Chimpanzee Research Rarely Needed, U.S. Experts Say

PetMD Editorial
Published: December 15, 2011
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WASHINGTON - Most U.S. research on chimpanzees is unnecessary and should be strictly limited in the future, an independent panel of medical experts said Thursday, stopping short of urging an outright ban.

While Europe formally banned research on great apes in 2010, the United States has continued to allow medical studies on chimps ranging from HIV/AIDS vaccines, hepatitis C, malaria, respiratory viruses, brain and behavior.

While controversial, these studies are also quite rare, making up just 53 of the 94,000 active projects sponsored by the National Institutes of Health in 2011, or 0.056 percent of all federally funded U.S. research.

An NIH proposal to reintroduce several dozen retired chimpanzees into research colonies last year caused mounting public outcry and led to the review of chimp research by independent medical experts at the Institute of Medicine.

"The committee concludes that while the chimpanzee has been a valuable animal model in the past, most current biomedical research use of chimpanzees is not necessary," said the IOM in its report.

The NIH should therefore limit the use of chimps to biomedical research in which there is no other model available, that could not be performed ethically on humans, and would hinder progress against life-threatening conditions if halted.

Chimps are still necessary in the development of vaccines against hepatitis C, for short-term continued study of monoclonal antibody research against bacteria and viruses, for comparative genome studies and behavioral research, the IOM said.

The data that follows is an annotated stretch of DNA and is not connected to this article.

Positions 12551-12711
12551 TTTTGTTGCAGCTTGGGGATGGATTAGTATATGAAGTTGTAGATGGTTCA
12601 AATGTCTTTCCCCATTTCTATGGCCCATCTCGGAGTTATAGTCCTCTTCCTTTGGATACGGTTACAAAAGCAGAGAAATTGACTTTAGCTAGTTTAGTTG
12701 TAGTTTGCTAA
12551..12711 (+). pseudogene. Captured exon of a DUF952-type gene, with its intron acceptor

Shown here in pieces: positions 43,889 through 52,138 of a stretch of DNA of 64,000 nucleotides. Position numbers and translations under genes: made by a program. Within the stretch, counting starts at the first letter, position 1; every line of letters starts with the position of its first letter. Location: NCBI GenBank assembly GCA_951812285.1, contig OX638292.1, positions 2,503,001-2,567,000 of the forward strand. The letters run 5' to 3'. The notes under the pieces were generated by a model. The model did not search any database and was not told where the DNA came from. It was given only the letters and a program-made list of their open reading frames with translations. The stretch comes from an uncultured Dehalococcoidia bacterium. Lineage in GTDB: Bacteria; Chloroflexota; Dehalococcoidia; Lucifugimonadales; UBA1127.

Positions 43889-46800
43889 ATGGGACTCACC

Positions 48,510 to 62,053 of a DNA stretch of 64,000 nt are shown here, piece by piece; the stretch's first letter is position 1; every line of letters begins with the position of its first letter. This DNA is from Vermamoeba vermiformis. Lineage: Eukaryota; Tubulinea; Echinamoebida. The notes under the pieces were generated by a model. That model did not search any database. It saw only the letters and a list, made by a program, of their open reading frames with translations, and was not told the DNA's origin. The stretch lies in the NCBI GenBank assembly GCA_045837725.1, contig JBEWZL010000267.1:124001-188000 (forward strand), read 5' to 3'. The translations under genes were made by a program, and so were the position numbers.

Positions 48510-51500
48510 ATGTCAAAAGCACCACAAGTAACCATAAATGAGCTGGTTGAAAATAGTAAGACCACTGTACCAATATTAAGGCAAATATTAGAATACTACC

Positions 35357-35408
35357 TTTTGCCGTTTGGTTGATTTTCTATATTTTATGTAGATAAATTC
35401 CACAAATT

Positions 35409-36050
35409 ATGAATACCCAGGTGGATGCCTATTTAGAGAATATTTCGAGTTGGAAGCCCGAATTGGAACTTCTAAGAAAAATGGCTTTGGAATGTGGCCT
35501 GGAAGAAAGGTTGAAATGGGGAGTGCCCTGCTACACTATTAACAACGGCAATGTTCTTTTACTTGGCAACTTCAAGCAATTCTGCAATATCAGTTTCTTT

When chimpanzees are used for these ends, the studies should "provide otherwise unattainable insight into comparative genomics, normal and abnormal behavior, mental health, emotion, or cognition," the report said.

In addition, all experiments must be performed "in a manner that minimizes pain and distress, and is minimally invasive."

U.S. research on chimps is mainly conducted at four facilities: the Southwest National Primate Research Center, the New Iberia Research Center at the University of Louisiana-Lafayette, the Michale E. Keeling Center for Comparative Medicine and Research of the University of Texas MD Anderson Cancer Center, and the Yerkes National Primate Research Center at Emory University.

As of May, there were 937 chimpanzees available for research in the United States. The U.S. government supports 436 of them, and the rest are owned and used for research by private industry.

The IOM noted that the NIH called for a moratorium on breeding chimps for research back in 1995, and as a result the US federally funded research population will "largely cease to exist" by 2037.

European Union facilities have not conducted any research on chimps since 1999, and a formal ban on using great apes in research -- including chimpanzees, gorillas, and orangutans -- was issued last year.

However the report noted that the EU ban has apparently led to some foreign ventures coming to the United States to use chimps for research.

The IOM found evidence in the last five years of 27 studies on chimpanzees in the United States that were funded by either non-US-based companies or non-US-based academic investigators from Italy, Japan, Denmark, Belgium, France and Spain.

Most were studying hepatitis C therapy, vaccine development or monoclonal antibodies, it said.

UPDATE: You can read more about new developments in this story here.

Image: Tambako the Jaguar / via Flickr

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